Farmville Enterprise April 17, 2019
It is tempting for us to skip from the loud and celebratory “hosannas” of Jesus’ triumphal entry into Jerusalem directly to the unequaled joy of the empty grave. We prefer to gloss over the Last Supper revelation that one of the twelve would betray The Messiah and the inability of three best friends to stay awake in the garden while Jesus, overwhelmed by anguish, prayed if it would be possible for the cup to be taken from him. It is too uncomfortable to ponder the traitorous kiss of a friend, the scourging, the mocking, the crown of thorns plus the excruciating and humiliating death by crucifixion, with the added shame of being between two criminals. It paints a more pretty picture to jump from Jesus on the donkey being greeted with a welcome parade of waving branches and cloaks spread on the ground right to the angel sitting on the rolled-away stone declaring “He is not here, for he has risen, as he said.” (Matthew 28:6)
The truth is that we cannot fully appreciate the resurrection without taking time to consider the sacrifice. The agony to which Jesus submitted fulfilled Old Testament prophecy and accomplished God’s purpose of redemption for us. The life of discipleship requires being part of Christ’s suffering and death. One of the many paradoxes spelled out by Jesus says that we must lose our lives in order to find them.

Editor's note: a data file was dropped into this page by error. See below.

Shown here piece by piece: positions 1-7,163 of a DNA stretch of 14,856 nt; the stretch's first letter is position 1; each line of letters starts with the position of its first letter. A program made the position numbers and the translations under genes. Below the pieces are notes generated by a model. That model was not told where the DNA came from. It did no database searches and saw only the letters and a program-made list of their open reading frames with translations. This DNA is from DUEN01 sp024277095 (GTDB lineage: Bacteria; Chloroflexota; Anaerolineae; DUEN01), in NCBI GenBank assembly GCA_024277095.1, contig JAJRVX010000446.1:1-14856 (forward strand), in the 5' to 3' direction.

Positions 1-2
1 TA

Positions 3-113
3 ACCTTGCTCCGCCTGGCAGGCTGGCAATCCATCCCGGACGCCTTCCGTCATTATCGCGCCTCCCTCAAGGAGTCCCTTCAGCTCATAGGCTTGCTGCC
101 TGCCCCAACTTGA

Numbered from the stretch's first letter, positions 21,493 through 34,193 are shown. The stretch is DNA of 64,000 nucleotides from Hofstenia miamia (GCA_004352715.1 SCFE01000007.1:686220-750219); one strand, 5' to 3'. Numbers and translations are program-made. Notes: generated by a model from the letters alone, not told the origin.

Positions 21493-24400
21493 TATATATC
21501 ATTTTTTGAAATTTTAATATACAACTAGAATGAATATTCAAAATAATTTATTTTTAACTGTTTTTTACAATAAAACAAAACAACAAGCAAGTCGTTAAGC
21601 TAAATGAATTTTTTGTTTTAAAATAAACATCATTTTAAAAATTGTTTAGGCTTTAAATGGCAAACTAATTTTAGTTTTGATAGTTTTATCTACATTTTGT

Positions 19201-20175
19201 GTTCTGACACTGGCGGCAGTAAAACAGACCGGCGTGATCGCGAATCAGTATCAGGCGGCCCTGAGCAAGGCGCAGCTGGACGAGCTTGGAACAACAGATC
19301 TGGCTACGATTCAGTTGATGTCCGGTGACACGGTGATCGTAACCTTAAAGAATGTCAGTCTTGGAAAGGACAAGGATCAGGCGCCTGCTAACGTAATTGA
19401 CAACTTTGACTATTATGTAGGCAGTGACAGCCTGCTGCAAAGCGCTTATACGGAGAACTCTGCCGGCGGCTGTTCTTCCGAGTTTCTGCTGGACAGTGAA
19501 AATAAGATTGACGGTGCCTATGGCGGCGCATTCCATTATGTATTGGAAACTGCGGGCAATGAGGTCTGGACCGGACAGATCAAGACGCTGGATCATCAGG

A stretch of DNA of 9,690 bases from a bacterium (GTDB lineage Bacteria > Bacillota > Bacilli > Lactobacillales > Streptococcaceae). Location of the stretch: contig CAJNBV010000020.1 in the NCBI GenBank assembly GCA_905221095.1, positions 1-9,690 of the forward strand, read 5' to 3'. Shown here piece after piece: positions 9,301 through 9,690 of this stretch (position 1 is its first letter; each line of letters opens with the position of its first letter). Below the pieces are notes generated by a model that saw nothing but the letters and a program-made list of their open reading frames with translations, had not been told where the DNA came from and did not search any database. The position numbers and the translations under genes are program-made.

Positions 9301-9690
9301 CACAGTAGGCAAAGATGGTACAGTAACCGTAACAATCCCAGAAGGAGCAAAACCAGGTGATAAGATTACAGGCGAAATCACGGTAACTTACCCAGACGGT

The Apostle Paul explains, “But whatever were gains to me I now consider loss for the sake of Christ. What is more, I consider everything a loss because of the surpassing worth of knowing Christ Jesus my Lord, for whose sake I have lost all things. I consider them garbage, that I may gain Christ and be found in him, not having a righteousness of my own that comes from the law, but that which is through faith in Christ-the righteousness that comes from God on the basis of faith. I want to know Christ-yes, to know the power of his resurrection and participation in his sufferings, becoming like him in his death, and so, somehow, attaining to the resurrection from the dead.” (Philippians 3:7-11)
Dutch Catholic priest, author and professor Henri Nouwen writes, “How often have I missed the spiritual fruits of this season without even being aware of it? But how can I ever really celebrate Easter without observing Lent? How can I rejoice fully in your resurrection when I have avoided participating in your death? Yes, Lord, I have to die – with you, through you and in you – and thus become ready to recognize you when you appear to me in your resurrection. There is so much in me that needs to die: false attachments, greed and anger, impatience and stinginess. O Lord, I am self-centered, concerned about myself, my career, my future, my name and fame. Often I even feel that I use you for my own advantage. How preposterous, how sacrilegious, how sad!”
Like Paul and Nouwen, may we evaluate which of our attitudes, tendencies and actions need to die and determine ways we can empty ourselves in order to serve others. Let’s commit a substantial amount of time before Easter Sunday to read about, contemplate, and give thanks for the details and the immensity of God’s sacrifice on Good Friday.